Speaking of 1U black modulators, I've seen two different brands used. On the last renovation, they installed something like a "Pico" brand. Of the 6 we had, all but one died with a bad hum in the audio. They've since been replaced with (I think) Blonder-Tongue. If I'm not mistaken, Blonder-Tongue is one of the "big boys" in the CATV business so hopefully they will hold up.

skiptaylor
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Postby skiptaylor » Sun May 13, 2007 10:39 am

RussellHltn wrote:Speaking of 1U black modulators, I've seen two different brands used. On the last renovation, they installed something like a "Pico" brand. Of the 6 we had, all but one died with a bad hum in the audio. They've since been replaced with (I think) Blonder-Tongue. If I'm not mistaken, Blonder-Tongue is one of the "big boys" in the CATV business so hopefully they will hold up.

Interesting you should say this. In recording yesterday's broadcast, I found channel 6 (the Pico) modulator with really bad video hum bars and an atrocious audio hum. I'll be on the phone with the FMG tomorrow about it.

Blonder-Tongue has been around a LONG time in electronics so they probably have a bit of a head start on later companies.

russellhltn
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Postby russellhltn » Sun May 13, 2007 8:12 pm

I haven't done it yet, but I think the Picos can be cheaply repaired. The power supply is dirt simple. As long as the power transformer hasn't burned out, all the parts in the power supply can be replace for about $7 at the local electronics store.

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thedqs
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Postby thedqs » Sun May 13, 2007 10:07 pm

The hum should away after adding a capacitor between the + to GND and - to GND.
- David

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Postby russellhltn » Mon May 14, 2007 2:47 am

thedqs wrote:The hum should away after adding a capacitor between the + to GND and - to GND.


Wellllllll, personally I'd like to find out what failed and get the circuit to work as designed (but with better parts so it doesn't fail again.) From a quick look, it appears the power supply uses a center-tapped transformer, two diodes, a cap and a basic 3 lead voltage regulator. A failure of any of those component will result in excessive hum. Shouldn't be hard to troubleshoot and fix.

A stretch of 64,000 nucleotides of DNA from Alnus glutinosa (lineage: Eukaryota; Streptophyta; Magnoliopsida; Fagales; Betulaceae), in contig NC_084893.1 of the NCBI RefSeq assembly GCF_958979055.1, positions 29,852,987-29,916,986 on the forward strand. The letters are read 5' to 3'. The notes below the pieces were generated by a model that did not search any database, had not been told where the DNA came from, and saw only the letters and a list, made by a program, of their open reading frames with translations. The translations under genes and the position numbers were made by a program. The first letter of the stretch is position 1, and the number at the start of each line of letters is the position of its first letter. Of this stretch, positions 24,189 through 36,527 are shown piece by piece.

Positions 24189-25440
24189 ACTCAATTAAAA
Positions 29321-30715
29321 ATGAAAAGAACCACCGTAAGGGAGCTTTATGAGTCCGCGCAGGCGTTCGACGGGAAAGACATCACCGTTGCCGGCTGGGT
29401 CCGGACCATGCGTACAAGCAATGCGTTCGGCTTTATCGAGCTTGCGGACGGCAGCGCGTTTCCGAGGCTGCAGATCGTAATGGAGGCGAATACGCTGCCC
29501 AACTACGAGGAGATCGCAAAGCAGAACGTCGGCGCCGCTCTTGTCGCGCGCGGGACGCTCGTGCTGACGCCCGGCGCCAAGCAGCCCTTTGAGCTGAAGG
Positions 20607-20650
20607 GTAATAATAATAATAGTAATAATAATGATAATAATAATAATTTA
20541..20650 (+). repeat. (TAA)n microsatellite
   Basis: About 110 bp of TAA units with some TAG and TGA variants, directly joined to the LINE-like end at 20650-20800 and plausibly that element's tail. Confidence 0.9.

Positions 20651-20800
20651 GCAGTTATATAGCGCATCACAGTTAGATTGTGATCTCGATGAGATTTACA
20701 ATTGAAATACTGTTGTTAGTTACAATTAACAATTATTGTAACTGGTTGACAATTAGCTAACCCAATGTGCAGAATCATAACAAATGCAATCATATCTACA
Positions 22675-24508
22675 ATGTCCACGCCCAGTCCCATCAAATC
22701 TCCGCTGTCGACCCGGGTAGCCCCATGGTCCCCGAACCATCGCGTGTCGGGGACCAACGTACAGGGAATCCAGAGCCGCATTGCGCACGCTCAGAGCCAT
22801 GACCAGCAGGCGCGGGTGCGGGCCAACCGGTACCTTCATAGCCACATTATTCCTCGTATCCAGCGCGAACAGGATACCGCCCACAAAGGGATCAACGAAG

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thedqs
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Postby thedqs » Mon May 14, 2007 10:27 am

RussellHltn wrote:A center-tapped transformer

Failure in this wouldn't cause a hum just a complete failure. So most likely not.

RussellHltn wrote:two diodes

This would cause a reverse current and most likely destroy the board not cause a hum.


RussellHltn wrote:a cap

This would cause a hum from the DC voltage dropping to 0 every 60 Hz. Most likely the problem.

RussellHltn wrote:a basic 3 lead voltage regulator

Don't see how this would cause a hum, but if it was supplying too much voltage that might burn out the board and too little voltage would cause distortion not a hum.
- David

rmrichesjr
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Postby rmrichesjr » Mon May 14, 2007 11:42 am

thedqs wrote:Failure in this wouldn't cause a hum just a complete failure. So most likely not.


This would cause a reverse current and most likely destroy the board not cause a hum.



This would cause a hum from the DC voltage dropping to 0 every 60 Hz. Most likely the problem.


Don't see how this would cause a hum, but if it was supplying too much voltage that might burn out the board and too little voltage would cause distortion not a hum.


An open in one leg of the transformer's secondary winding or an open in one of the two diodes might cause hum by increasing the ripple voltage, but only if the design had _VERY_ little voltage drop across the regulator or a rather large intended ripple voltage across the capacitor. Another possible cause of the hum might be some other component (maybe not in the power supply section) pulling excessive current, but that would be accompanied by said component getting unusually hot, perhaps glowing red or letting out some quantity of smoke. A short across part of the transformer secondary might reduce voltage enough to cause hum, but the transformer would get much warmer than usual. Looking at the voltage across the capacitor should go a long way toward revealing the true culprit. Better yet, if you have two units of the same brand, would be to compare voltages and waveforms between the two units.